- Prioritise ecosystem regeneration and food system sustainability. To first ‘freeze the footprint’ and then invest in reducing that footprint, governments must increase budgets relating to agriculture, health, natural resources, transportation and market development, dedicating these funds to coherent cross-sectoral activities required to sustain food system support for sustainable, healthy diets. This would include repurposing land for carbon sequestration and enhanced ecosystem services. The pandemic has also highlighted the need for all nations to conserve natural habitats and provide enough space for wild animals to live without overly close human interactions. Adequate protection from poaching and trapping is also important since this may increase the risk of zoonoses and related virus mutations.
- Invest in a next generation of enhanced food-based dietary guidelines (FBDGs). These are needed as part of building a mandate for change, and they have the potential to inform and guide policymaker actions, not simply to inform or encourage individuals. They must contain much more information and evidence on the impacts of food choice on natural resources and climate, as well as the implications for human and planetary health of healthier, more sustainable dietary patterns.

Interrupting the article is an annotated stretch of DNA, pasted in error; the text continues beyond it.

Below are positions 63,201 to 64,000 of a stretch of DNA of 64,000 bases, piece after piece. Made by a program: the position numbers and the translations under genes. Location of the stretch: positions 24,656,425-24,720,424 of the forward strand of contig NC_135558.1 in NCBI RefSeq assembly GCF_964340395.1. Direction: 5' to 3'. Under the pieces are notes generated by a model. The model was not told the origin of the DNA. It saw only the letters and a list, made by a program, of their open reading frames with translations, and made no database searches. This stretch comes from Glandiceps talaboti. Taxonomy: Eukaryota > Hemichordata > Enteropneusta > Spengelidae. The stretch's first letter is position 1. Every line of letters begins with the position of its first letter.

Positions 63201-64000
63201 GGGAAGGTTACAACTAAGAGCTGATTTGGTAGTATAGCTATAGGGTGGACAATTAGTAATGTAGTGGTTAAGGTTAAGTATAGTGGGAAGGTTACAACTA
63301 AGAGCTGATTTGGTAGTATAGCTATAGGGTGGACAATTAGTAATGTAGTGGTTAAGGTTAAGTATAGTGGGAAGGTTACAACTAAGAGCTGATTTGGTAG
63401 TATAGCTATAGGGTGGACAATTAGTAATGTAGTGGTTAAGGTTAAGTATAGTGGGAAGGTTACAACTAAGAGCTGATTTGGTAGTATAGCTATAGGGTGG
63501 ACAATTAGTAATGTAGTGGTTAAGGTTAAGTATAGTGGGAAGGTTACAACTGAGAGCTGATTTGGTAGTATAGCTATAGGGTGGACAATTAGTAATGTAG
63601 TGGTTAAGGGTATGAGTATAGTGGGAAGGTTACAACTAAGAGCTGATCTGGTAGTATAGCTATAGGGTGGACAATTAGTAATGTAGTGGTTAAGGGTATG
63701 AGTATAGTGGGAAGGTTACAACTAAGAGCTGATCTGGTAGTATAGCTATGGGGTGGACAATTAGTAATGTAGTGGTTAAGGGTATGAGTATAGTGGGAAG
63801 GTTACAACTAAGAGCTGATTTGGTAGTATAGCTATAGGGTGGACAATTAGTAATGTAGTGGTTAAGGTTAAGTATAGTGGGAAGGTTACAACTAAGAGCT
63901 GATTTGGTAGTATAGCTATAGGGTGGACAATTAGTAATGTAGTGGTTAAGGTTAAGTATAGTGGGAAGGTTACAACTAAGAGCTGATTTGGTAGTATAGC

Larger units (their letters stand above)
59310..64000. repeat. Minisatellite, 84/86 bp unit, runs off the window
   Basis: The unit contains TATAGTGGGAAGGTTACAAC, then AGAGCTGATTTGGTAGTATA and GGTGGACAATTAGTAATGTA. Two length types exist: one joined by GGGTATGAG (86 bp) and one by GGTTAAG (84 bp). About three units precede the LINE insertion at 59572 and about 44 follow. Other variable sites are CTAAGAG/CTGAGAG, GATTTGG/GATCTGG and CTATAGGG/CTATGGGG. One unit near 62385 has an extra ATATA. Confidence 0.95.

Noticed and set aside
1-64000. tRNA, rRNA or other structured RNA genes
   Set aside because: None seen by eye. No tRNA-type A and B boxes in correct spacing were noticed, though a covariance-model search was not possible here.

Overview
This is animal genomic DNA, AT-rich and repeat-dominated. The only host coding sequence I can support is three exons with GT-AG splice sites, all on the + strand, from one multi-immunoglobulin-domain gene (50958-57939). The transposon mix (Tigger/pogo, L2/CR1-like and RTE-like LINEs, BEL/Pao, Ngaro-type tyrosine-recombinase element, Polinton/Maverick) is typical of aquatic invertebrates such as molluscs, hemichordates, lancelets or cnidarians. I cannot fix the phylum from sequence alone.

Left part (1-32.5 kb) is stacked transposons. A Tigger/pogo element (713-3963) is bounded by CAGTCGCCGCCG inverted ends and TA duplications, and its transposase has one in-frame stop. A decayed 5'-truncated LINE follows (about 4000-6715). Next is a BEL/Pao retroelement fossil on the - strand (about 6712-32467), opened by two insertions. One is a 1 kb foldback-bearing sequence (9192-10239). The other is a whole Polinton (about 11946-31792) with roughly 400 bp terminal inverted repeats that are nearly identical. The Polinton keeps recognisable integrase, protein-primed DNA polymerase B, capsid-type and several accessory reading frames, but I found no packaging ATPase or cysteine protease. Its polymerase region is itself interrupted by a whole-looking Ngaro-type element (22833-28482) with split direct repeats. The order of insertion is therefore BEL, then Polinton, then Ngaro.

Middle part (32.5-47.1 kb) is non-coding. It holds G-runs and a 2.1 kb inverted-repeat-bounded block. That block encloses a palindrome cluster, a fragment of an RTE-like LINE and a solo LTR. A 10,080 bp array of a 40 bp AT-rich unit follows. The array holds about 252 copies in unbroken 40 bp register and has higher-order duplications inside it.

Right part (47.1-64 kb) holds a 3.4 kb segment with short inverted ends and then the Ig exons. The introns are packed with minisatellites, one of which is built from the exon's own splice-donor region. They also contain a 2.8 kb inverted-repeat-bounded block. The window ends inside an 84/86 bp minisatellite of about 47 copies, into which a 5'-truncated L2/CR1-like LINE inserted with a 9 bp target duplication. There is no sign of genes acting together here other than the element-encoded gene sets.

- Promote data-driven accountability of SMART commitments made by actors in the run up to the Nutrition for Growth Summit in Tokyo, now scheduled for 2021. A robust accountability mechanism that uses better data and measurement in nutrition is essential to drive equitable progress and leave no one behind. An important adjunct to this specific recommendation is the need for
much greater investment in evidence building, database management and dissemination of information relating to all aspects of national and local food system functions.
The urgent need for robust science to answer key questions on appropriate policy actions to achieve sustainable, healthy diets cannot be over-stated.